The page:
Whether you’re back to school virtually, in person, staggered, hybrid, homeschooled, whatever the case may be, thinking of something to feed kids and young adults three times a day plus snacks can feel like a daunting feat with lunchtime being especially difficult.
Don’t think just because this is my profession that I’ve had the easiest time feeding my little one. Last year when my daughter was in a Mother’s Day Out Program, I got a note from her teacher that I needed to pack her more food. She was eating some of the other kids’ lunches. Not my proudest moment. Guess that mac and cheese was hard to pass up.
Today let’s talk about how to make some typical packed lunches a little healthier and a few tried and true tips.
PB&J is a classic and one of my favorites. I lived off peanut butter sandwiches in college, especially during tennis season when the cafeteria packed our lunches for road trips. It was either pb or grayish deli meat. No thanks.
With a few simple tweaks you can turn this lunchbox staple into a healthy yet still yummy option. If you’re using white bread swap it for wheat or even white wheat if you’ve got an extra picky one on your hands. Go with a low sugar jelly or better yet make your own super simple chia seed jam. Make sure your nut butter has only two ingredients — nuts and salt — and to boost the fiber content sprinkle a little ground flax on top of the nut butter before putting the sandwich together. I promise your little one — heck even preteen or adult — won’t ever be the wiser.
Skip lunchables. Save money and your child’s waistline by making your own healthy version at home. I read an article recently that highlighted just how many ingredients are in those prepackaged lunches. It’s staggering. For example, the ham and cheese with a cookie had over fifty ingredients. Yikes.
A few simple swaps will tone down that extremely long ingredient list. Make sure you’re buying a nitrate free deli meat. Swap out that buttery cracker for a whole wheat cracker with a short ingredient list. Choose a slice of cheese with a short ingredient list as well. Swap an energy bite for the overly processed sugary cookie that comes with it. I included my go-to energy bite recipe below. You’re welcome.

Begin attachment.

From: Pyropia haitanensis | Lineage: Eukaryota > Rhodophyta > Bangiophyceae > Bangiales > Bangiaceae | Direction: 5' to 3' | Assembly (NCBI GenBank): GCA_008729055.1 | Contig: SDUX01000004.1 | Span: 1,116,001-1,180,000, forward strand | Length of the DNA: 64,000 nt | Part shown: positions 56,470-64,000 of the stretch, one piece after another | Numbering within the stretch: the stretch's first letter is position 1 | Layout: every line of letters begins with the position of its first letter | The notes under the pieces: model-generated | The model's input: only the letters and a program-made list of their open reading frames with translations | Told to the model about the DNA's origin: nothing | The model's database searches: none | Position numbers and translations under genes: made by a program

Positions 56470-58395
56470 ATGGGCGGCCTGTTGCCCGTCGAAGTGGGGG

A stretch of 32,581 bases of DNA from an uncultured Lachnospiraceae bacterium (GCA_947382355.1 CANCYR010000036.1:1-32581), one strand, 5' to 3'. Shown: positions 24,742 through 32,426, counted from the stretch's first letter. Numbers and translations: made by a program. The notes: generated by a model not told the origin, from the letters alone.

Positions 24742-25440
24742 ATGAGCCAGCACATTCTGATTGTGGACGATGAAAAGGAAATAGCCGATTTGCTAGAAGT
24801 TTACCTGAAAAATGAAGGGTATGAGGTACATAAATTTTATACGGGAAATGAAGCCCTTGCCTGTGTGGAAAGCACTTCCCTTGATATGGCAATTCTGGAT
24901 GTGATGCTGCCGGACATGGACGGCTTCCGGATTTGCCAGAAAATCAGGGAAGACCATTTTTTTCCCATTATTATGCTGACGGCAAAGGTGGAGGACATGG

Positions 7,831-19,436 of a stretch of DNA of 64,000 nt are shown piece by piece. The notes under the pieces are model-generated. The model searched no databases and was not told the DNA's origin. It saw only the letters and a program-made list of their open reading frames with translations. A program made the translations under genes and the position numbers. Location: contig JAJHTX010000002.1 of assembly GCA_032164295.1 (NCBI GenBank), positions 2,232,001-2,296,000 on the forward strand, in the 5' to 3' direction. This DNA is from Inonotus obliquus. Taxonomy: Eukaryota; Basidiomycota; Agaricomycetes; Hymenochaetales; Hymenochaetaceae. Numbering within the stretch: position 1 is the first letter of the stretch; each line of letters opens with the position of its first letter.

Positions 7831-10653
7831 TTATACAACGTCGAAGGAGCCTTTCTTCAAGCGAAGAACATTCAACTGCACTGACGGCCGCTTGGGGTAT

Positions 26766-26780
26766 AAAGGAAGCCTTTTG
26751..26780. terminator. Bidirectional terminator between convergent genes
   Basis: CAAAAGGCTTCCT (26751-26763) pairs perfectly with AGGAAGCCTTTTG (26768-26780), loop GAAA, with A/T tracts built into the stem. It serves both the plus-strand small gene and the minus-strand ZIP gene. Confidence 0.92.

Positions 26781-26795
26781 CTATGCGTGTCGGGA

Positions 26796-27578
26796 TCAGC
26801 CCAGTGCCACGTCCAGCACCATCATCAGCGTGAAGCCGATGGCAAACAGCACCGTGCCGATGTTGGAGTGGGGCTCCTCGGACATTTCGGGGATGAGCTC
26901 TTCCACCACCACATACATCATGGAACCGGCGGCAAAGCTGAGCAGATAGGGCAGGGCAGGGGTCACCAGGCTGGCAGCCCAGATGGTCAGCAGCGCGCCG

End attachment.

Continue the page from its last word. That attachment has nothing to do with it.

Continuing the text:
Juice boxes and soft drinks. As important as healthy foods are for a growing little one, their beverage can have just as much impact. Water and milk, or a non-dairy soy or plant or nut-based milk for those who are dairy intolerant should makeup the majority of beverages they consume.
If you are serving up juice, remember the actual fruit is hands down the better option. With juice you’re missing out on fiber and it’s a heck of a lot easier to double down on calories when you’re sipping them. You should shop for and purchase 100% juice only. Even 100% should still be consumed in moderation.
Soft drinks are a hard no. This one I’m not budging on. Soft drinks provide no nutritional value and are packed with sugar. Sports drinks should be treated like soft drinks as they pack a significant sugar punch as well. They should be reserved, for adults for extended athletic effort or extreme temps.
To cut down on all the prepackaged and processed items, swap out chips for carrot chips or cut up veggies and hummus. Try baked tortilla chips with guacamole for something crunchy, homemade whole wheat tortilla roll ups, “ants on a log” with celery, nut butter or SunButter and raisins. A whole wheat tortilla and serving of black beans, salsa and cheese makes a DIY taco. Make it fun and colorful by adding in a fruit kabob. Change up the fruits and veggies you pack or serve to reflect what’s in season, saving you dollars and keeping it fresh and local.
Try a homemade parfait with Greek yogurt and include some fun toppings like low sugar granola or cereal, ideally less than ten grams of sugar per serving, and lastly keep in mind any food restrictions your child’s school might have. I like to make sure that each lunch, whether packed or at home, includes a serving of fruit, a serving of veggies, protein, and healthy fat.
Without further ado, here’s the energy bite recipe that’s a weekly staple at my house:
From Eating Bird Food Blog this recipe is no bake, items you probably already have in your pantry and a hit with all ages. This recipe is thrown together in minutes and yields sixteen servings.
No Bake Energy Balls
1 cup old fashioned rolled oats (can swap for gluten free if needed)
1/2 cup natural peanut butter or almond butter (can sub SunButter if your child has a peanut allergy or is at a school where there is a peanut restriction)
1/4 cup honey
1/4 cup unsweetened shredded coconut (can omit or swap for no sugar added dried cranberries)
1/4 cup chocolate chips (I use a dairy free dark chocolate chip)
2 Tablespoons ground flaxseed
1 teaspoon vanilla extract
pinch of sea salt
Instructions: Place all ingredients in a large bowl and stir together well to combine. Place bowl in the fridge for thirty minutes to an hour so it can set up. Bring dough out of the fridge and roll into balls about one tablespoon in size. Store in a covered container in the fridge or freezer.